The traces of Roman building activities have been found in the foundation of the castle. Its oldest parts are the lower section of the tower castle, the so-called runaway corridor dating from the XIV. century, as well as the adjacent cross-vaulted hall. The chapel built by bishop Orbán Dóczy in 1481 - 1486, fitted to the eastern corner of the castle tower is a rare example of the multi-level castle chapels. The castle went into the hands of the commanders of the castle after the Mohács Disaster (1526). Continuous fortifications were carried out on it, because of the threatening Turkish danger. The largest rebuilding took place on the basis of the plans of the Italian Pietro Ferrabosco between 1561 and 1575. Yet, the Turks occupied the castle on 29th September 1594. However it went back to Hungarian hands four years later, on 28th March 1598. The restoration of the building was made by bishop Ferenc Zichy (1743-1783) who also extended the building to its present form. The latest renewal of the castle and the palace was completed at 1984. A permanent exhibition was opened in June 2004 about Bishop Vilmos Apor, who was shot dead by Russian soldiers in the cellar under the castle in 1945. The exhibition keeps the memory of Vilmos Apor's martyrdom alive, presenting his life and works, his sacrifice and his martyr's death. Bishop Apor's devoted life and martyrdom is presented not only by excerpts from his diary but also with the aid of different relics, documents, music, light effects and various audio-visual means.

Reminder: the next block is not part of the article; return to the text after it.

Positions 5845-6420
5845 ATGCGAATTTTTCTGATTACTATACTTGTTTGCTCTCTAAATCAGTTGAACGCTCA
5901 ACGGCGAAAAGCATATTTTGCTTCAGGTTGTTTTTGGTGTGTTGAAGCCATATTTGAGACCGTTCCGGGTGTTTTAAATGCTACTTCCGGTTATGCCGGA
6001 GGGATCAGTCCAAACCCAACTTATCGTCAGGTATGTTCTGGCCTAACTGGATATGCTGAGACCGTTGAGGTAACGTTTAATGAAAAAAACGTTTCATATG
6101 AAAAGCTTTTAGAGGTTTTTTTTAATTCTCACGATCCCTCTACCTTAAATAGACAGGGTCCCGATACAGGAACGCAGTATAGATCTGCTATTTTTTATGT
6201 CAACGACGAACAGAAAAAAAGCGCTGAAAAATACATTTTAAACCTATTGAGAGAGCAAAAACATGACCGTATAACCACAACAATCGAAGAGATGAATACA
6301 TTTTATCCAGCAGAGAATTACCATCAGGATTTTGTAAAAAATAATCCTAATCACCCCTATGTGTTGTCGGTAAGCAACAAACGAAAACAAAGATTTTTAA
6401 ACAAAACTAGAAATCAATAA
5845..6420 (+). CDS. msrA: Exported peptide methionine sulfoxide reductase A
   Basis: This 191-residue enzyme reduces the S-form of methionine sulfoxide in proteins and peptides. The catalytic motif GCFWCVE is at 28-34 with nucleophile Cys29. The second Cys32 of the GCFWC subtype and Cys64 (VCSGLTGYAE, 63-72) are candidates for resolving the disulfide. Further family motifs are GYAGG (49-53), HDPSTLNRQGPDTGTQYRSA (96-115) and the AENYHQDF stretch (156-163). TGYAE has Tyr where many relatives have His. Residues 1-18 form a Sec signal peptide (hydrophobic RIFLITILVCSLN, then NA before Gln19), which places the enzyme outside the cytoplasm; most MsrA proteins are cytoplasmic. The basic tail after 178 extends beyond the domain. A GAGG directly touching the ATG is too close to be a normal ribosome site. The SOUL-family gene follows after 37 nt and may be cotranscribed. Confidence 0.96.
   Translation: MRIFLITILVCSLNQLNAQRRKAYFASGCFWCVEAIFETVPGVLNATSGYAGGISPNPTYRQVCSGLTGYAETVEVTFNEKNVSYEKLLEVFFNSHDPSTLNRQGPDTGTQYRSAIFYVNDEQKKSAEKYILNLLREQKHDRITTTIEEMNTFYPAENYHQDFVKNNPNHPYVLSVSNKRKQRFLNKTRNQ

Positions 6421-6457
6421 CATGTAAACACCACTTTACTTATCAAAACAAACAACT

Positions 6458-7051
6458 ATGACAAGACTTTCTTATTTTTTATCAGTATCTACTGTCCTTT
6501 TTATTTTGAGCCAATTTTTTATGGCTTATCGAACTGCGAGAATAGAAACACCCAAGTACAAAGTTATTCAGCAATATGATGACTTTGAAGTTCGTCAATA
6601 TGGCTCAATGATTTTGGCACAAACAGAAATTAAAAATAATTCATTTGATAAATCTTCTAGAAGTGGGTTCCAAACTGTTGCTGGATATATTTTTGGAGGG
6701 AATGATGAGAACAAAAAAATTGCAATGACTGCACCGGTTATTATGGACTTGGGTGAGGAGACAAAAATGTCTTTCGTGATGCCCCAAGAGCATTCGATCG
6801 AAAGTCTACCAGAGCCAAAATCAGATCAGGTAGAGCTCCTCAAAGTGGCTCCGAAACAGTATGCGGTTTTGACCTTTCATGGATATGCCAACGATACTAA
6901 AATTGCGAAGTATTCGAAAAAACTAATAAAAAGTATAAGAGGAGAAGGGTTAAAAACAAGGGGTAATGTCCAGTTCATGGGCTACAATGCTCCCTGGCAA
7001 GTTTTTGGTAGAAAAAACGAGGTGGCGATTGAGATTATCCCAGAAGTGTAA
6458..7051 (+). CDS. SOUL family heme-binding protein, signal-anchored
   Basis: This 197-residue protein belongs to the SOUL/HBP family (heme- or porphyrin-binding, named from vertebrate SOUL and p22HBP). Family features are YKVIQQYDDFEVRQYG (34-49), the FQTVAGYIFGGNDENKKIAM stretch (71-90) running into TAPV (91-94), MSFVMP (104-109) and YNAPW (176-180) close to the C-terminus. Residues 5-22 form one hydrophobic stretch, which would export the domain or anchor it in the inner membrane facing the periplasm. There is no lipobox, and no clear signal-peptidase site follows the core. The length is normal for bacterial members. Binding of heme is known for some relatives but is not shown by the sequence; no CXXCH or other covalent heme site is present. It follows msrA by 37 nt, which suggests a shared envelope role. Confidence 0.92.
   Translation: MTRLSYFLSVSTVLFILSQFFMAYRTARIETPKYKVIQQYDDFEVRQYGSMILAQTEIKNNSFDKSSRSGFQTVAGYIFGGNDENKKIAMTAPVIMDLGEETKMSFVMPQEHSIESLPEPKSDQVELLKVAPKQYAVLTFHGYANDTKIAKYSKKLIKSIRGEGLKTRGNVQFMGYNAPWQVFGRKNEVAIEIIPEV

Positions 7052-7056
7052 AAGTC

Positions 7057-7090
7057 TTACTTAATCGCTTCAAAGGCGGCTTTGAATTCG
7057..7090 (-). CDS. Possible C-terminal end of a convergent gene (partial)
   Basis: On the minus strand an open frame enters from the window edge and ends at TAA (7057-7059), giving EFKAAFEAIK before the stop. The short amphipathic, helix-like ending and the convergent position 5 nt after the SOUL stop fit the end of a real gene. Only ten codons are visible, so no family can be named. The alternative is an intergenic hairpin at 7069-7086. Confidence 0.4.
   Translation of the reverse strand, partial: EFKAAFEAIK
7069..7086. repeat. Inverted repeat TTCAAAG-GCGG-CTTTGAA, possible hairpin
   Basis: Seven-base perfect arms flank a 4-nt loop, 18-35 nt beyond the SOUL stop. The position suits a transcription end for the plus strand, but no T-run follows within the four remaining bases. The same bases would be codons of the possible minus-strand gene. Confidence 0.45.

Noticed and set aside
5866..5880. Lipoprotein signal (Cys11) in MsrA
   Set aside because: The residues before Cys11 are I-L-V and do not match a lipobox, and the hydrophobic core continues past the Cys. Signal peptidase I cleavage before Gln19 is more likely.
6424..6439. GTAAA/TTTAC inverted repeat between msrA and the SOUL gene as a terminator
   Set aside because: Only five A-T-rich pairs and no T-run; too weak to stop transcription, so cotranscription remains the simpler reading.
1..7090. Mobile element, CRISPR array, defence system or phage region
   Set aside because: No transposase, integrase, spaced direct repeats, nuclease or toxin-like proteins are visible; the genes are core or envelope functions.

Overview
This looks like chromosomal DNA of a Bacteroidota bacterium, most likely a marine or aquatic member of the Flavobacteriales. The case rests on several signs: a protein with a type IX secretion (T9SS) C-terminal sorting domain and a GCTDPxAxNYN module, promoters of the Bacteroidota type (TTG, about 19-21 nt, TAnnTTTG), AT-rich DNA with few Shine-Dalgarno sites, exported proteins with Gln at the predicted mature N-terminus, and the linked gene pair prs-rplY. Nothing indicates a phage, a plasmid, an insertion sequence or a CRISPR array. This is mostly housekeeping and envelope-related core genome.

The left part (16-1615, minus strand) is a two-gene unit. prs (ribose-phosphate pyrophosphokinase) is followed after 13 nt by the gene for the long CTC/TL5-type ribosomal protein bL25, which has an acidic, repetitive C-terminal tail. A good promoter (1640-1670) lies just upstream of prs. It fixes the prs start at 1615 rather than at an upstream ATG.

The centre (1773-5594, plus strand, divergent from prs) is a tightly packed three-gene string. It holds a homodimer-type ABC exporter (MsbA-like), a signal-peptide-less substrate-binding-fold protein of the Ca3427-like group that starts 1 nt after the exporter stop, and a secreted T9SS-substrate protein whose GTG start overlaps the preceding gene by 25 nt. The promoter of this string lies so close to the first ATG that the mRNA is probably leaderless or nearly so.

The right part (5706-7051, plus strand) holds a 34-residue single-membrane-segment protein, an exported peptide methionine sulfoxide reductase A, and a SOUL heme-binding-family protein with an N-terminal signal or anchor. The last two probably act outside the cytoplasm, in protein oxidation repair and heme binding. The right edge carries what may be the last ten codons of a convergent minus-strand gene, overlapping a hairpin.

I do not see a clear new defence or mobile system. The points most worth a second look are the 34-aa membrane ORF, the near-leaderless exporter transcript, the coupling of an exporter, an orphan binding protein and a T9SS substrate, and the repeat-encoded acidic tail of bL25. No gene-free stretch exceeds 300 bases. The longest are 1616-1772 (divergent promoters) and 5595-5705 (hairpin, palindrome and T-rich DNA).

Guided tours for groups starting every hour on the hour.